Knox County Tennessee

Knox County Code of Ethics - Policy Adoption

The Tennessee General Assembly passed the "Comprehensive Governmental Ethics Reform Act of 2006" in February of 2006, which is codified in T.C.A. § 8-17-101 et seq. Among other requirements, the Ethics Reform Act requires local governments to adopt ethical standards related to the acceptance of gifts and disclosure of conflicts of interest, and directed the University of Tennessee County Technical Assistance Service (CTAS) to develop a model policy. On January 22, 2007, the Knox County Commission adopted a modified version of the CTAS Model Ethics Policy as the Knox County, Tennessee Code of Ethics. The policy was filed with the Tennessee Ethics Commission by letter of the Knox County Clerk of February 7, 2007. The policy has been subsequently amended, the most recent amendment being adopted on August 27, 2018. The current Knox County, Tennessee Code of Ethics (Policy) is available on this website.

The Comprehensive Governmental Ethics Reform Act of 2006
– Important Points:

  1. Local ethics policies must be adopted by the county legislative body in each county by June 30, 2007.
  2. The policies are required to cover two things: (1) disclosure and/or limits on gifts and (2)disclosure of conflict of interests.
  3. The policies cannot include personnel, employment, or operational regulations of local government offices.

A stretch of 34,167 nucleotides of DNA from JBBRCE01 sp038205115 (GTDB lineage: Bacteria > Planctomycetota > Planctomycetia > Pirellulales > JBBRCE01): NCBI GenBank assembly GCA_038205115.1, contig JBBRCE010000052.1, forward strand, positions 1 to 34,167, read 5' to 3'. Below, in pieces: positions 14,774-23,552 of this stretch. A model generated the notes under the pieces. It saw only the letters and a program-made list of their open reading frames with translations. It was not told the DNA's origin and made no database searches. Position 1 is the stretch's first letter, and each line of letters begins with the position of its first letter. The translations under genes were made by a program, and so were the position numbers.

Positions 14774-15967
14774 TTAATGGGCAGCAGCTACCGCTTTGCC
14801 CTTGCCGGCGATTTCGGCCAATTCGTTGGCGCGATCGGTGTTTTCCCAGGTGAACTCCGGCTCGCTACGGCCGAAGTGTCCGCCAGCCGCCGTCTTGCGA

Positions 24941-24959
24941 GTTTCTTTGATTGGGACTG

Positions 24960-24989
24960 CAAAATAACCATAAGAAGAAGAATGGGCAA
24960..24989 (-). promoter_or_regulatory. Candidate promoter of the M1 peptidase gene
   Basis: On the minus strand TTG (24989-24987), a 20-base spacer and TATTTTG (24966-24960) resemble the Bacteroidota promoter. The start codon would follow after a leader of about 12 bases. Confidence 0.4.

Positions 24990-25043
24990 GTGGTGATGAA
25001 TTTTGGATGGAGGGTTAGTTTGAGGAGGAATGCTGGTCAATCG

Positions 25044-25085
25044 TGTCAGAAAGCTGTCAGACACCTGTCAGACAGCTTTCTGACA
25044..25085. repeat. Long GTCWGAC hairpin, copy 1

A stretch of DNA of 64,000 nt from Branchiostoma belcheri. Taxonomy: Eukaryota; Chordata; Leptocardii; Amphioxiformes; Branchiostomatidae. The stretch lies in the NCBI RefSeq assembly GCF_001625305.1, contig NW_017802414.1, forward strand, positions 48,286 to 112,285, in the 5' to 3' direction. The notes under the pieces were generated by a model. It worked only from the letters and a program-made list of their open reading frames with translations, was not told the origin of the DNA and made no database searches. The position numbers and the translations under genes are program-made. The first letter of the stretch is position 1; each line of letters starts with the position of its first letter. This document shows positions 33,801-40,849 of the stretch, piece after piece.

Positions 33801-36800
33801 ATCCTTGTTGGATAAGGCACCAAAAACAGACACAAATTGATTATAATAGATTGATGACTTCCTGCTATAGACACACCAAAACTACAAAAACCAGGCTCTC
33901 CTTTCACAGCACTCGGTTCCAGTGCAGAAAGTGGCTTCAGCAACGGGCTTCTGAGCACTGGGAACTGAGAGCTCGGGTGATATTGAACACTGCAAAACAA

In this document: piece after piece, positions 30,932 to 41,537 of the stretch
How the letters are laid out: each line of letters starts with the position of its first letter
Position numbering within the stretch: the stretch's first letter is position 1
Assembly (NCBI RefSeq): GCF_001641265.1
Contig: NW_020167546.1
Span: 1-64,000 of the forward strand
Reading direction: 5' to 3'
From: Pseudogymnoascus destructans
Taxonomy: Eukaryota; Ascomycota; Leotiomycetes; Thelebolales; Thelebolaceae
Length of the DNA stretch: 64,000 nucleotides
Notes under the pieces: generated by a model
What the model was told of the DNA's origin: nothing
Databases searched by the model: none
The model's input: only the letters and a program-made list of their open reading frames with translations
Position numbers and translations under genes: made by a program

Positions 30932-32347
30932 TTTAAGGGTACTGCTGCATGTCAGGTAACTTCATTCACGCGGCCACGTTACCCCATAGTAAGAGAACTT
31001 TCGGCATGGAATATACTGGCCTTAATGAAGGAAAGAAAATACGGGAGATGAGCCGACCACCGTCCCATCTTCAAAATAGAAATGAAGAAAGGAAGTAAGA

4. The policies apply broadly to all officials and employees in all offices, agencies, and departments of the county and to the members, officers, and employees of all boards, commissions, authorities, corporations, or other instrumentalities of a county. Initially, school boards and school employees were subject to the same ethics policy as all other Knox County employees. The state law was amended to allow schools to adopt their own ethics policy, and the Knox County Board of Education has adopted the model ethics policy promulgated by the Tennessee School Board Association.
  5. CTAS is required to draft and distribute a model policy to counties to provide guidance and direction. The county may choose to adopt the model or draft standards of its own.
  6. The policies are filed with the State Ethics Commission. If the county adopts the CTAS model policy, then, instead of filing the policy, the county simply notifies the State Ethics Commission in writing that the county adopted the CTAS model policy.
  7. Enforcement remains as provided under current law.
  8. A failure or refusal to adopt standards by a local governing body by the deadline subjects its members to ouster.